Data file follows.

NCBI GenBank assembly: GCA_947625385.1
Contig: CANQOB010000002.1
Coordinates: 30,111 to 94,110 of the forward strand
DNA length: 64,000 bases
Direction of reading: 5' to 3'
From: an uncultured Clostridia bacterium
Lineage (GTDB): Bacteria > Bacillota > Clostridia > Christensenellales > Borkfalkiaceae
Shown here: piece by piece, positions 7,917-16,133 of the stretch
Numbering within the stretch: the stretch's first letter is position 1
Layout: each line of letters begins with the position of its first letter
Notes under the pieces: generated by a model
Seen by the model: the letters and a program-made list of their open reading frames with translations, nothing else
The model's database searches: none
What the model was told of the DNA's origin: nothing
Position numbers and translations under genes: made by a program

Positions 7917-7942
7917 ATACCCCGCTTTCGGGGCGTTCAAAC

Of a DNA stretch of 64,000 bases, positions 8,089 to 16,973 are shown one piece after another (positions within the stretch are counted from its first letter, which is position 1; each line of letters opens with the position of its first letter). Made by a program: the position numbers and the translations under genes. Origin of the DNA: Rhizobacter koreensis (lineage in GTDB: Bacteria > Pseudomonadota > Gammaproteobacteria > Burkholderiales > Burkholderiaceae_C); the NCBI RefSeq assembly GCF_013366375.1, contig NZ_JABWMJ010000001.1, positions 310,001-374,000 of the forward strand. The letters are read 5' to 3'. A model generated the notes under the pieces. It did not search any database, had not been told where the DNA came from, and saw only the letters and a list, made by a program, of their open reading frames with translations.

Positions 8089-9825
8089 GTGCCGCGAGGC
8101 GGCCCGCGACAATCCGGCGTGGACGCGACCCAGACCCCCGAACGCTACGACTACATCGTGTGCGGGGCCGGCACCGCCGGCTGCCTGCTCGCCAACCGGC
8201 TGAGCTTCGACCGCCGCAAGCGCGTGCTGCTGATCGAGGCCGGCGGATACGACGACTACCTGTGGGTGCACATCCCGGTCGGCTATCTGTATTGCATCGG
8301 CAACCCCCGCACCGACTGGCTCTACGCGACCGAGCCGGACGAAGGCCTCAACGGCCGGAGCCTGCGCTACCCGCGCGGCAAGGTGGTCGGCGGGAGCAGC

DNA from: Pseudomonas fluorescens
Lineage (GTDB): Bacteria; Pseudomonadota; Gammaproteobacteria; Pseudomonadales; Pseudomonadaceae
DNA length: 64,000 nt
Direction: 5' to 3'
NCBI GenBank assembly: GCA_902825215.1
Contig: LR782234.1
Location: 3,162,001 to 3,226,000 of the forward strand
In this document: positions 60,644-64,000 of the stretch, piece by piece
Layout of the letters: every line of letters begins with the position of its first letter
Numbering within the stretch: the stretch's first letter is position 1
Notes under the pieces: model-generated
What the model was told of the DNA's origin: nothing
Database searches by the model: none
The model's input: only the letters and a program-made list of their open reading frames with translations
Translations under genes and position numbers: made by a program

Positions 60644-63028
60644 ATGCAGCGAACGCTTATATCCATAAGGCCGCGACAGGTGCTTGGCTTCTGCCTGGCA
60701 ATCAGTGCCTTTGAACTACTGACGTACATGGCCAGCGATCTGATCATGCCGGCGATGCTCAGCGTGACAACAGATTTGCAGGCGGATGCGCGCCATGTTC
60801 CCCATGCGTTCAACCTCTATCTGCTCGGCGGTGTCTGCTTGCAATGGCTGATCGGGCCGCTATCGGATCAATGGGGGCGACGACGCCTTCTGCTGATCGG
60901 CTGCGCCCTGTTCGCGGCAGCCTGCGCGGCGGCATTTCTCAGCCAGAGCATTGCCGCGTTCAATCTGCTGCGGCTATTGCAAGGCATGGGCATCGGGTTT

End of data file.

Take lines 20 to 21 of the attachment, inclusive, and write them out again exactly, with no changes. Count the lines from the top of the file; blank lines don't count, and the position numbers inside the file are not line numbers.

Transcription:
8089 GTGCCGCGAGGC
8101 GGCCCGCGACAATCCGGCGTGGACGCGACCCAGACCCCCGAACGCTACGACTACATCGTGTGCGGGGCCGGCACCGCCGGCTGCCTGCTCGCCAACCGGC